CHENNAI: As a party with transferable votes, it was wooed, election after election. Its political obstinacy was accommodated, however grudgingly. Now though, after suffering ignominious defeats in successive polls, the Pattali Makkal Katchi, the party of the Vanniyars, is finding itself on a lonely path.
For years, party founder S Ramadoss had prided for being the weathervane of electoral winds, claiming that the coalition that it aligned with would always emerge as the winning one. But as the electorate got further splintered in the recent years, it now is the DMDK that has come to become the ‘influential minority’ in the electoral politics in Tamil Nadu, much to the chagrin of the PMK leadership that has had pitched battle with the relative newcomer over the years.
For over a year, the party has been on campaign with its founder S Ramadoss’s son Anbumani Ramadoss as the CM candidate. Last November, ahead of announcing Anbumani as the party’s CM candidate, the PMK executive committee declared that “ending the AIADMK and DMK regimes that have been in the saddle of power since 1967 is the party’s goal”.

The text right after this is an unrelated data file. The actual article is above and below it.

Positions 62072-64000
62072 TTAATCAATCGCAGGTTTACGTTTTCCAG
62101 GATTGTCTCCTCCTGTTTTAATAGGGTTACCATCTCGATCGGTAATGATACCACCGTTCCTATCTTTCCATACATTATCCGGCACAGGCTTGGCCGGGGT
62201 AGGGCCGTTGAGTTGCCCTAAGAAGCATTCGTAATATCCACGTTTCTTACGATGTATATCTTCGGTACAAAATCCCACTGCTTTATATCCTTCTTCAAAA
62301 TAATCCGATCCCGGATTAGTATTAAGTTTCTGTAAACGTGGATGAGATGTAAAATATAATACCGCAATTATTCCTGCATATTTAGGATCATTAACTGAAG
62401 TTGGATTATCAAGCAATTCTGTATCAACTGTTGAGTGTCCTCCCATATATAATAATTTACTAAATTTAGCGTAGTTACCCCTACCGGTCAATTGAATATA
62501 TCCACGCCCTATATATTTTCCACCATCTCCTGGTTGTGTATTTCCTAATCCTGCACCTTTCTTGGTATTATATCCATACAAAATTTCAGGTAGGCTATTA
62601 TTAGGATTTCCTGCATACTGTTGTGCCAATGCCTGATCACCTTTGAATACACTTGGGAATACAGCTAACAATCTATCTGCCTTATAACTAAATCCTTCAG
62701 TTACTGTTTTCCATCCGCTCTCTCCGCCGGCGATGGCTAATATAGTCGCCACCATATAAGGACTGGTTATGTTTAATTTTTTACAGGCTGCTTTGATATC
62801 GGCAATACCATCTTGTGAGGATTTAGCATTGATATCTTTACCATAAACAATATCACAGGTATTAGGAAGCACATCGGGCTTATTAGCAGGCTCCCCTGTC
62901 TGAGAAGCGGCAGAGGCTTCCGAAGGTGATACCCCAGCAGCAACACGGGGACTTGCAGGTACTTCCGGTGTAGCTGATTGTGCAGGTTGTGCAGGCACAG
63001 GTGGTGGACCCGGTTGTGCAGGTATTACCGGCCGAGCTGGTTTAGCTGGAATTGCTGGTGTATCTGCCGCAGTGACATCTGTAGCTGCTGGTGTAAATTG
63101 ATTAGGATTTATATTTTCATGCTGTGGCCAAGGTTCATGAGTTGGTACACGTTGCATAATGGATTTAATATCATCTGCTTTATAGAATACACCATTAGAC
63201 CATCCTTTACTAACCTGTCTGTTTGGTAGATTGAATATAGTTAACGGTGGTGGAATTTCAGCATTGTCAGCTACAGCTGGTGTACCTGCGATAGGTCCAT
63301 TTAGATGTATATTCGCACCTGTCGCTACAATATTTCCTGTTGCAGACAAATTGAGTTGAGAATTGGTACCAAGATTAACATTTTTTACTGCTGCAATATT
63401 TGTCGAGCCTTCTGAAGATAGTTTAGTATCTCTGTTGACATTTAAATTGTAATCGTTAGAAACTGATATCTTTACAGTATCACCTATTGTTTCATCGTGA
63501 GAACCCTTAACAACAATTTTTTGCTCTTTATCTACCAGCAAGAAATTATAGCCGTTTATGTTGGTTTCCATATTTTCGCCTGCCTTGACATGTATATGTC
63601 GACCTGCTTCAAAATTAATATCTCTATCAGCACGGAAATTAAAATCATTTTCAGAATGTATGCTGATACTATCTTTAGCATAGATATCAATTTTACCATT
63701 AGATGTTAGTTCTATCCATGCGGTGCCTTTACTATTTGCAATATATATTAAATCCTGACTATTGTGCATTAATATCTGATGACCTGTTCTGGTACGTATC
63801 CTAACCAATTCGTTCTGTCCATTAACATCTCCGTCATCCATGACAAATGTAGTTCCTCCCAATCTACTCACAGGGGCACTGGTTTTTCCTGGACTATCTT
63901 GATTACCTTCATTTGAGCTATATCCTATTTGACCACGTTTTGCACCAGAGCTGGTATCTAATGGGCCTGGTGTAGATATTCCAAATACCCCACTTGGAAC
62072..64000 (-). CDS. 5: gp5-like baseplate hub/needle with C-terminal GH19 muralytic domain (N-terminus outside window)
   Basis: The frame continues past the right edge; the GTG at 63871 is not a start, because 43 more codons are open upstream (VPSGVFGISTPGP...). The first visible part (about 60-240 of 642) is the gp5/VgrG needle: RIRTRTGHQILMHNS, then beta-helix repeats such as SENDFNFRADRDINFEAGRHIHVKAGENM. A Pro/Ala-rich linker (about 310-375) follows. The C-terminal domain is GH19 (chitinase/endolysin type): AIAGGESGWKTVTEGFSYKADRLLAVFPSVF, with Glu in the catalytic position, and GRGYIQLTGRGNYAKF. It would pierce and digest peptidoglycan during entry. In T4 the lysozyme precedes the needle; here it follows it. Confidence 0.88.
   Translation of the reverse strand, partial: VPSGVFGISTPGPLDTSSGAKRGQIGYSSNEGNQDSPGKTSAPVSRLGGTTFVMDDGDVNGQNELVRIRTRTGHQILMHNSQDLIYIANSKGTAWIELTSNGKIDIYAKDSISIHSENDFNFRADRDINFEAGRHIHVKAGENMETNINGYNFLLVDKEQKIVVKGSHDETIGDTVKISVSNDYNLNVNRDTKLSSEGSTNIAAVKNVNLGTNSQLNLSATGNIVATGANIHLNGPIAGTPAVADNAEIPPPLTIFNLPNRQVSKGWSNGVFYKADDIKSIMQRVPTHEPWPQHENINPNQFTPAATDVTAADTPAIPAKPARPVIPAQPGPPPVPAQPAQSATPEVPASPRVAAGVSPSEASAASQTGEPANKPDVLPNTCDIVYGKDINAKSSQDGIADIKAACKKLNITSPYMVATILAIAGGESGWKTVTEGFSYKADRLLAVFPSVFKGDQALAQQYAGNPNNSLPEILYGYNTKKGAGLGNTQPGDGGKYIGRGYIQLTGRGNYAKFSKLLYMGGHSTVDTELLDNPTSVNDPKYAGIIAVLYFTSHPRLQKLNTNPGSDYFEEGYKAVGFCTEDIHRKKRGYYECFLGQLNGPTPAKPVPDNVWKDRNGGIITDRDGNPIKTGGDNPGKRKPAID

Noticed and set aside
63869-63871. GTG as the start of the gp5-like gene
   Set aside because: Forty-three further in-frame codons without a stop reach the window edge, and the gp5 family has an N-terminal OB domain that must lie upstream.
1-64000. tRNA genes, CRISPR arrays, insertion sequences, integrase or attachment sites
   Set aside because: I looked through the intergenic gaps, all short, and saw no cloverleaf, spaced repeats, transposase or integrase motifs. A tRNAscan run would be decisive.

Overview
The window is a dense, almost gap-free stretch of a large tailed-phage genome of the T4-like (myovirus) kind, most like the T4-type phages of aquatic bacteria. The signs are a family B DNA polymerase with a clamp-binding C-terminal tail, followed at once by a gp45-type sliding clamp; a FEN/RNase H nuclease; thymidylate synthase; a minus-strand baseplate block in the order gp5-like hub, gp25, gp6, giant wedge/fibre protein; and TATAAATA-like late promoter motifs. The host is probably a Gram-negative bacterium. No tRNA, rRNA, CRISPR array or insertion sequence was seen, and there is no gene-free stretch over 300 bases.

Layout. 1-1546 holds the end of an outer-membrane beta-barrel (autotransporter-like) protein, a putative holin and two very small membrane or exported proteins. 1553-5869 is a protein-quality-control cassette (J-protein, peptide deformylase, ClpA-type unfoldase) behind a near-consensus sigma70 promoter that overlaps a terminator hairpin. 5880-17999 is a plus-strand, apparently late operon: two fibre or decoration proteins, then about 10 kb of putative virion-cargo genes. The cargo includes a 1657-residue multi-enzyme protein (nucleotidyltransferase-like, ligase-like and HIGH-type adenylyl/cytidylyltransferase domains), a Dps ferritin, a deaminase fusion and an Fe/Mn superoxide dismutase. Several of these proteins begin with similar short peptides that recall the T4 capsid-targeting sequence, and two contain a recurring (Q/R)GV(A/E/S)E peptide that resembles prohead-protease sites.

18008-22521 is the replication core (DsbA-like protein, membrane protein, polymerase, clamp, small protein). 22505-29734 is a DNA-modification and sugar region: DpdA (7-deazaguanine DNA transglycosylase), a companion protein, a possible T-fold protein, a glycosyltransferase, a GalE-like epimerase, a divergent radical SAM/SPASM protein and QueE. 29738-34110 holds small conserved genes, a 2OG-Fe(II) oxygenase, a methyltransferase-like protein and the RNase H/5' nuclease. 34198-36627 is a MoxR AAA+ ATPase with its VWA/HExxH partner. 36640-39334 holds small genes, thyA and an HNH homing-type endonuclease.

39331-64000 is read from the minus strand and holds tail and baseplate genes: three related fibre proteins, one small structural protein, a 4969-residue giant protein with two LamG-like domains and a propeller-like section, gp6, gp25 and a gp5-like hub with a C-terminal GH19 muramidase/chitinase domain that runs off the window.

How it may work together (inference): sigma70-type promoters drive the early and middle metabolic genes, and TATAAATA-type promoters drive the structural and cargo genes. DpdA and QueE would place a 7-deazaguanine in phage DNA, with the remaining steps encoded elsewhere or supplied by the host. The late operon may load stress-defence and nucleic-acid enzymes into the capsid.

It invited seven parties including Indiya Jananayaka Katchi, Kongu Makkal Desiya Katchi, Puthiya Tamilagam, and Gandhiya Makkal Katchi to join together to form a political front headed by the PMK. That front is yet to materialise.
“We are very happy about the increasing support for the PMK. A considerable chunk - around 35 per cent of voters who do not turn up for polling booth will be casting their votes this time, as they are longing for a change. When we have the support of the people, why should we bother about an alliance?” defended party president GK Mani.He said Anbumani has been meeting people in every nook and corner of the State for more than a year, capturing the imagination of youth with solutions for prevailing issues. Anbumani, too, has been maintaining that alliances are not a worrying factor: “Vanthaal mahilzhchi. Varaavittaal mikka makilchi” (Happy if any party comes to PMK; if not, we will be happier).”
The PMK was an uneasy partner with the DMDK during the last Lok Sabha elections in 2014. That has now fallen apart, one of the reasons being both parties are targeting northern Tamil Nadu, the region that PMK considers its home turf.
Meanwhile, the party managed to retain its symbol - the ‘Mango’, for this election. GK Mani called on the CEO, Rajesh Lakhoni on Thursday and received the communication from Election Commission.